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Journal of Philosophical Research

Volume 22, 1997

John Lemos
Pages 307-320

Virtue, Happiness, and Intelligibility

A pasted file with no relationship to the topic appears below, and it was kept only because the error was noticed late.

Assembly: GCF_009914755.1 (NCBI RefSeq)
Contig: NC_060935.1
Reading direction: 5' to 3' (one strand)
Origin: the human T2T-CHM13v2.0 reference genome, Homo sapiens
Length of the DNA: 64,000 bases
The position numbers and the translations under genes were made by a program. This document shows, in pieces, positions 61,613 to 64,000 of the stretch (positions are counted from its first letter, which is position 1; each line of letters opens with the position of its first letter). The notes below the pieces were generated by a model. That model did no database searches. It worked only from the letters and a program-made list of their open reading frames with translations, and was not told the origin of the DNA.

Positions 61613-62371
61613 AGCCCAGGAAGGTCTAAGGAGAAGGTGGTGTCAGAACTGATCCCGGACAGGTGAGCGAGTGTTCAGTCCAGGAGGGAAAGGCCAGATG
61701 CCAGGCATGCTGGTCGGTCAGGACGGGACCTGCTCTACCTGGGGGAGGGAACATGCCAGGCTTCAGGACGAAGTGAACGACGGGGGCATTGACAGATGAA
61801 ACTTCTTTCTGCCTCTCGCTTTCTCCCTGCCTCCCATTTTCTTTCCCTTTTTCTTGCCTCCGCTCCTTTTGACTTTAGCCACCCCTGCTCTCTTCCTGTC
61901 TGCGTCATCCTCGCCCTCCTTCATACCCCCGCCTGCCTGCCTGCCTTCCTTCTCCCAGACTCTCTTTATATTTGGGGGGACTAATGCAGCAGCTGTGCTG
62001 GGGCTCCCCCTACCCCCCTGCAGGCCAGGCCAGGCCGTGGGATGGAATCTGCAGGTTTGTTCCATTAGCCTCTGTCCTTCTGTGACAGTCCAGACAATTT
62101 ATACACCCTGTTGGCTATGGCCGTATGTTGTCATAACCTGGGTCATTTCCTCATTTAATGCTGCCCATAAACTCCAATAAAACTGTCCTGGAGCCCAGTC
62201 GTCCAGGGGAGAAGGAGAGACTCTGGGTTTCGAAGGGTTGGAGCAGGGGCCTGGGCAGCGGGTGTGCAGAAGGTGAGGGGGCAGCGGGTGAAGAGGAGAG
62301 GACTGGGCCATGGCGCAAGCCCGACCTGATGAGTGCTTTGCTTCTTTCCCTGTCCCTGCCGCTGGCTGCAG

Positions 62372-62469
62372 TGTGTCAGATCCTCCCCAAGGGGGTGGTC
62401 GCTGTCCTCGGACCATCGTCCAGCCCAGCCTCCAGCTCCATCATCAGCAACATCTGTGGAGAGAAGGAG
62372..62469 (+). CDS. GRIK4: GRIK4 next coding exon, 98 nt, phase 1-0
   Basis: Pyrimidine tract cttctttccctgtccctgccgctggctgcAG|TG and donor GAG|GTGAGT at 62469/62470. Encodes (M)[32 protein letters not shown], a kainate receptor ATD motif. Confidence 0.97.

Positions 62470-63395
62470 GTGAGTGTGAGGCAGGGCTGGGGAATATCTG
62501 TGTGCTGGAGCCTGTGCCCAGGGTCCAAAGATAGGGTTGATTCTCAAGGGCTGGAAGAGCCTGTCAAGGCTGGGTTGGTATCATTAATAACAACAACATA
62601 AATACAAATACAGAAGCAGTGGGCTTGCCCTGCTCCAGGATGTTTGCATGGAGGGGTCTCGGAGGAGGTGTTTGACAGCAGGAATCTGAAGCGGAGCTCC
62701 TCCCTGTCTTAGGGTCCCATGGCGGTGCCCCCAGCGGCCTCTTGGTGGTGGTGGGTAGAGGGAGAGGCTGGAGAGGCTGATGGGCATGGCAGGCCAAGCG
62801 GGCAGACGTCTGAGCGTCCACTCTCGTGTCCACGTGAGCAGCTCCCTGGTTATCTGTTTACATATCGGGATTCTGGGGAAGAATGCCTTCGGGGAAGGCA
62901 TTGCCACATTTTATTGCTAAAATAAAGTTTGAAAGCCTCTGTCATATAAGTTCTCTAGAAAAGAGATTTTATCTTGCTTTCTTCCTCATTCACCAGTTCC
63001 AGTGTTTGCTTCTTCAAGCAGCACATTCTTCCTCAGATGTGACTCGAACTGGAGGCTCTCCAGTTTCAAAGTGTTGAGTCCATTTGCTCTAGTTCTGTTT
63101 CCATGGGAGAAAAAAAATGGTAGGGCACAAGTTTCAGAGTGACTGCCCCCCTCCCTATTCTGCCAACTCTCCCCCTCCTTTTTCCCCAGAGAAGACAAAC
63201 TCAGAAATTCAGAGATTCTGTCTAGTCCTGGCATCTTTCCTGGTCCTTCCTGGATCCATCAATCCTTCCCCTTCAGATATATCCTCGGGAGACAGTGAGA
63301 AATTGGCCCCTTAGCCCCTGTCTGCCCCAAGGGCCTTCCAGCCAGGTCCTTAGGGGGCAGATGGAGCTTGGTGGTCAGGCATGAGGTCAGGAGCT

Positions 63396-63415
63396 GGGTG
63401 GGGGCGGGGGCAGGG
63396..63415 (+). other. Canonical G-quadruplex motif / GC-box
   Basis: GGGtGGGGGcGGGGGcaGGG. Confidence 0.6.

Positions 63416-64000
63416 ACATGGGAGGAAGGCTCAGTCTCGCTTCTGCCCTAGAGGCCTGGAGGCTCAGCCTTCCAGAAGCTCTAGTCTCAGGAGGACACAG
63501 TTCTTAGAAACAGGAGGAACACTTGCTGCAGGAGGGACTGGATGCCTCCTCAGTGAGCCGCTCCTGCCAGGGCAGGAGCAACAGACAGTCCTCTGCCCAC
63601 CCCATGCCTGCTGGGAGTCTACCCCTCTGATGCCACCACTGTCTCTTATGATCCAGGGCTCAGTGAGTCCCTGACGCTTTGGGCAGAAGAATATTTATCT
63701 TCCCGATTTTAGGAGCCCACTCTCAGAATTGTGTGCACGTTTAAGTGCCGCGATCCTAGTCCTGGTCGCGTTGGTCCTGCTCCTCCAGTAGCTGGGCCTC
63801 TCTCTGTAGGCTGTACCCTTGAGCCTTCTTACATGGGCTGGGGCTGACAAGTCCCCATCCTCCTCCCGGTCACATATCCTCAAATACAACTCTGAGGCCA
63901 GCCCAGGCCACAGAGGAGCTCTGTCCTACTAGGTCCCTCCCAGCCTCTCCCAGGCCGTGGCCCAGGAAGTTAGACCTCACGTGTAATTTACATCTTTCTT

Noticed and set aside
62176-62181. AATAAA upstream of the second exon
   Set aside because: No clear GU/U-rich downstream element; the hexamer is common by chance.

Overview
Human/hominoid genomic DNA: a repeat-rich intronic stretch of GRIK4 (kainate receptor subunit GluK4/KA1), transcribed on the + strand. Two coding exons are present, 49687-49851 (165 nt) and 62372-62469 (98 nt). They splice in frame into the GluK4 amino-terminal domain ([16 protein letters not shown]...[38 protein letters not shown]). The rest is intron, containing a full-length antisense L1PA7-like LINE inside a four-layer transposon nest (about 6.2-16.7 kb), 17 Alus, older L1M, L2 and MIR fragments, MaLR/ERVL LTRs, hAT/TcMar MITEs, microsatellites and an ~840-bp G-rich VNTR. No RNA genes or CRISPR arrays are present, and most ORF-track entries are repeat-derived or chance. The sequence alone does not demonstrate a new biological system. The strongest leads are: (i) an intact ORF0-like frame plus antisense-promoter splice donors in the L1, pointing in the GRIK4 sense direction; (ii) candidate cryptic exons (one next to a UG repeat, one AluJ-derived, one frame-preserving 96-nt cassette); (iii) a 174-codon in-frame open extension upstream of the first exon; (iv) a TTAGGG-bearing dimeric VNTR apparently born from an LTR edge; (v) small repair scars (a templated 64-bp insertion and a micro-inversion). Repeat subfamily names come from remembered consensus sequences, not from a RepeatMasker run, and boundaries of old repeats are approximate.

In such works as A Short History of Ethics, Against the Self-lmages of the Age, and After Virtue, Alasdair MacIntyre has argued that the intelligibility of the moral life hinges upon viewing the moral life as essential to the happy life, or eudaimonia. In my article I examine the reasons he gives for saying this, arguing that this thesis is not sufficiently defended by MacIntyre. I also draw connections between this thesis about the intelligibility of the moral life and other aspects of MacIntyre’s thought, such as his communitarianism. In concluding I note that several of MacIntyre’s more significant claims about morality might well be true even if his thesis about the intelligibility of the moral life is false.

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